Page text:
NNUH top recruiters on research aimed at reducing prostate cancer treatment complications

Our oncology and research teams are one of the top recruiting hospitals in the world to a study that aims to reduce the risk of complications for patients receiving radiotherapy for prostate cancer.

Twenty-two patients at the Norfolk and Norwich University Hospital have so far taken part in the SABRE clinical trial, which is sponsored by Boston Scientific and is supported by the National Institute for Health and Care Research (NIHR).

The research study is testing the effectiveness of SpaceOAR Hydrogel, which creates a temporary barrier between the prostate and rectum, aiming to reduce the radiation dose and the potential side effects from radiotherapy treatment.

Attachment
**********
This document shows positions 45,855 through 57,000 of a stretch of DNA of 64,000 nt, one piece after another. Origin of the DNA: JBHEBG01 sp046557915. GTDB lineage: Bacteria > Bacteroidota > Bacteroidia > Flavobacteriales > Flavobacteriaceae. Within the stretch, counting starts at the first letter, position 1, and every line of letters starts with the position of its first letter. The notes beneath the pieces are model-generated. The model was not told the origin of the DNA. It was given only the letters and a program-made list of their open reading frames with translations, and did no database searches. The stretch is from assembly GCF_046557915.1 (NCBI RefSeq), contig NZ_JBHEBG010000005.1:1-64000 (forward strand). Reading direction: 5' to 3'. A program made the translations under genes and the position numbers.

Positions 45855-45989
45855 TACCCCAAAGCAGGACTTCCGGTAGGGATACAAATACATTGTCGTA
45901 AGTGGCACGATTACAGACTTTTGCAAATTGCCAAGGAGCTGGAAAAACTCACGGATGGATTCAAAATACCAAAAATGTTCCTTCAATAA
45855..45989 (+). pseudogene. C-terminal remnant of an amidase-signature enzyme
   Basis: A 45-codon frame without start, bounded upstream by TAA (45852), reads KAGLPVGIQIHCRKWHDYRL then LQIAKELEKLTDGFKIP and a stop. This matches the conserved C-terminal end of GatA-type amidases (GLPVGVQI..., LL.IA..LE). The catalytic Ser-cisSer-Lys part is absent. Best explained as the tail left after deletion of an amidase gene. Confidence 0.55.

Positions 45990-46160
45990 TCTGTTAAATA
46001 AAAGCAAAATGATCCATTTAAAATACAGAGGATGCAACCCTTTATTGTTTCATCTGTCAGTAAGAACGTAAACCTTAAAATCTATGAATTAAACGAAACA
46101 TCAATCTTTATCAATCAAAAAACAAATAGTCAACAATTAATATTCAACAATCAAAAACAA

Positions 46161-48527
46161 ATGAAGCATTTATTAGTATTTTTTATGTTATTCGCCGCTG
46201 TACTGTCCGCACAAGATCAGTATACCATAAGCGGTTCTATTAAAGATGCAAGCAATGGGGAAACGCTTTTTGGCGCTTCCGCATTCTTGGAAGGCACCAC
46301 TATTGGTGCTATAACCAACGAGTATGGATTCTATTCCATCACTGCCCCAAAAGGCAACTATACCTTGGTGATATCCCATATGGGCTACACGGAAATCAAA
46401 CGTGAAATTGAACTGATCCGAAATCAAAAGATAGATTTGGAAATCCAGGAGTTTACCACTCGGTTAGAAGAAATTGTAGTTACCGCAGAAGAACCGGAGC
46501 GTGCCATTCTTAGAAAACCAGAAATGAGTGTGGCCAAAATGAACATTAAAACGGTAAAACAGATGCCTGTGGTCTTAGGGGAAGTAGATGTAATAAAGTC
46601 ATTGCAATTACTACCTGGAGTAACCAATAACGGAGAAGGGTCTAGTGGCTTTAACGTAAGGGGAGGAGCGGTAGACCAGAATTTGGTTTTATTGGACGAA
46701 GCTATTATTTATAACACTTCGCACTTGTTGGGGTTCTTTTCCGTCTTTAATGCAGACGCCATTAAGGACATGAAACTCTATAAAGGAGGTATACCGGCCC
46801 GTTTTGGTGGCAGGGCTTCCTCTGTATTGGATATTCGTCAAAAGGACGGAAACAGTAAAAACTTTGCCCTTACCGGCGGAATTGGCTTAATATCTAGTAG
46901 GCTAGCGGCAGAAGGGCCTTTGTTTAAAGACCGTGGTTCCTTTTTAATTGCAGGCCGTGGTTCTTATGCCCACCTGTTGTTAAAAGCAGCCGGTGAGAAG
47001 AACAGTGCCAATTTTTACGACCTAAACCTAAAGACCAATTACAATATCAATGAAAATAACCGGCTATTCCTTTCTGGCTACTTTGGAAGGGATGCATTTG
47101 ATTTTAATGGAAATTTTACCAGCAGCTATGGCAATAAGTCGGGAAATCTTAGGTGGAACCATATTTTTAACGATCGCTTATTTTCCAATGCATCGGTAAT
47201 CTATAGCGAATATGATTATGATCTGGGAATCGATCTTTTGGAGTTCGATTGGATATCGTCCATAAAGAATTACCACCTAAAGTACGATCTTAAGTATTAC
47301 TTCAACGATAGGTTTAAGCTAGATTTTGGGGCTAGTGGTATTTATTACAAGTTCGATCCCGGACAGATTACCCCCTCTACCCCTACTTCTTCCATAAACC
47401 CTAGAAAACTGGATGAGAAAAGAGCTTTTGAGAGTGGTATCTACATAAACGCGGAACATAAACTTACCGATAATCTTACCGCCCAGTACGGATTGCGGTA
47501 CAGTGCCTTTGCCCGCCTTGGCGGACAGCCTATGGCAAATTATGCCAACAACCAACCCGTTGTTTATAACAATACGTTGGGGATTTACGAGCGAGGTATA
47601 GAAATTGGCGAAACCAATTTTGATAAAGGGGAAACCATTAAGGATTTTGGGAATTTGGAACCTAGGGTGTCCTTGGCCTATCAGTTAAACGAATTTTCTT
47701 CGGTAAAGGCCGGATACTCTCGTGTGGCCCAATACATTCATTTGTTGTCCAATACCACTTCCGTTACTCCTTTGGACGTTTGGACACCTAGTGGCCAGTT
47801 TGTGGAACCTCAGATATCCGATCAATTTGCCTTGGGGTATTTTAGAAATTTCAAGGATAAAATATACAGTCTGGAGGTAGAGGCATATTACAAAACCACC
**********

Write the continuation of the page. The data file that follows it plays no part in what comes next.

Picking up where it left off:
Our hospital is the second highest recruiter to this study and we are still actively recruiting.

Dr Jenny Nobes, Consultant Oncologist, is Principal Investigator on the SABRE study at NNUH. She said: “We are pleased to be running this important study at NNUH and welcomed Boston Scientific to our Trust this week.

Radiotherapy is very effective in targeting and treating localised prostate cancer and because of the proximity of the prostate to the rectum, there is a recognised risk of short-term and long-term gastrointestinal complications from this kind of treatment.

“We are delighted to be playing an important role in trialling this hydrogel rectal spacer for patients to reduce the risk of radiation complications for patients receiving stereotactic body radiotherapy (SBRT), which involves using fewer, larger doses of radiotherapy, delivered over a shorter period.”

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